Nitrogen and phosphorus suffocate our streams. Excessive nitrogen and phosphorus can harm drinking water supplies, is toxic to plants, wildlife, and small pets, creates mass fish kills, and makes our streams unsafe for recreational activities. This is a special concern to TCWN because almost all of the water in Tennessee ends up in the Mississippi River and then the Gulf of Mexcio. All the nitrogen and phosphorus pollution in Tennessee contributes to the annual Dead Zone in the Gulf.
There are multiple tools available to combat nitrogen and phosphorus pollution, which result most frequenlty from animal waste, fertilizer runoff, and sewage treatment plant discharges. Here are some policy areas in which TCWN is working to address nitrogen and phosphorus polllution:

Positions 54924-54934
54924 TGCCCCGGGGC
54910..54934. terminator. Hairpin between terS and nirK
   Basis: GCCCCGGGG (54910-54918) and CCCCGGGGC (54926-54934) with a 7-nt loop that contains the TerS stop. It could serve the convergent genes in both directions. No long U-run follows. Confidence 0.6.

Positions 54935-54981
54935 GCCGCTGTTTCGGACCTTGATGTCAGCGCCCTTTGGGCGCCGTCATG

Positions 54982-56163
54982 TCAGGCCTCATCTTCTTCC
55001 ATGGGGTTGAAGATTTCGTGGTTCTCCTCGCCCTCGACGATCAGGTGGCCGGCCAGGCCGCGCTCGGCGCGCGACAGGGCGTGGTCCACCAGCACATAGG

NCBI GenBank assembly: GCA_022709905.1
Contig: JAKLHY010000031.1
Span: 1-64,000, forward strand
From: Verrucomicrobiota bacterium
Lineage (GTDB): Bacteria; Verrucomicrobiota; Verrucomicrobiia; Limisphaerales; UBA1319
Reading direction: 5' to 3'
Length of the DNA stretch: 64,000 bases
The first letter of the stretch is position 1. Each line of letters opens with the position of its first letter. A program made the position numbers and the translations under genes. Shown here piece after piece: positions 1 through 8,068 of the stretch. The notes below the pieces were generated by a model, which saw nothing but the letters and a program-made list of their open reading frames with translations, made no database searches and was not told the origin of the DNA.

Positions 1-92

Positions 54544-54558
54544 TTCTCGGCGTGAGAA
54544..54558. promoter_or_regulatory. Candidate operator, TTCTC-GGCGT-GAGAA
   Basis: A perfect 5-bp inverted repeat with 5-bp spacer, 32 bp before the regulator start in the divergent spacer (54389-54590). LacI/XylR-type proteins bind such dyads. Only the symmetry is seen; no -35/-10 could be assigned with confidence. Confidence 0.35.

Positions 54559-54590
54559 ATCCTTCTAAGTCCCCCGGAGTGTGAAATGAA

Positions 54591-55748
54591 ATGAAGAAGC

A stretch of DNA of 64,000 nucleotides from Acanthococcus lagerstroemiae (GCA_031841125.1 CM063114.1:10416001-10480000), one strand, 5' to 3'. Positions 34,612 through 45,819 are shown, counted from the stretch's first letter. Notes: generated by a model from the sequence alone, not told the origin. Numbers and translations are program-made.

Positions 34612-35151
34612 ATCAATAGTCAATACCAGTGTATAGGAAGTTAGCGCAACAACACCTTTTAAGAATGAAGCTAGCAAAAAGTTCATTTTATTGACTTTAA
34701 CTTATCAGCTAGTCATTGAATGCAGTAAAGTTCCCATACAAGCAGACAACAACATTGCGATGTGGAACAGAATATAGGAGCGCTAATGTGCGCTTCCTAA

- Numeric water quality criteria - Numeric standards for pollutants are generally more effective in protecting water quality than narrative standards since they are less subjective and more readily translated into permit requirements. Unfortunately, Tennessee only has a narrative standard for nitrogen and phosphorus.
- Nutrient Reduction Strategies - EPA has requested states develop plans to address nutrient pollution. Tennessee’s Nutrient Reduction Framework is still in draft form and the state has held public meetings about its implementation.
- National Pollutant Discharge Elimination System (NPDES) effluent limits - Sewage treatment plants and other NPDES permitted dischargers contribute to the nitrogen and phosphorus pollution problems. TCWN reviews and works to improve all relevant NPDES permits.
- Agricultural contributions to nitrogen and phosphorus pollution are not regulated by NPDES permits, nor are necessary TMDL reductions mandatory for the agricultural sector. Voluntary efforts by farmers are needed to curtail much of the nitrogen and phosphorus pollution running off their lands.
Nitrogen and Phosphorus threaten our water quality. Reducing these dangerous pollutants is a priority of TCWN.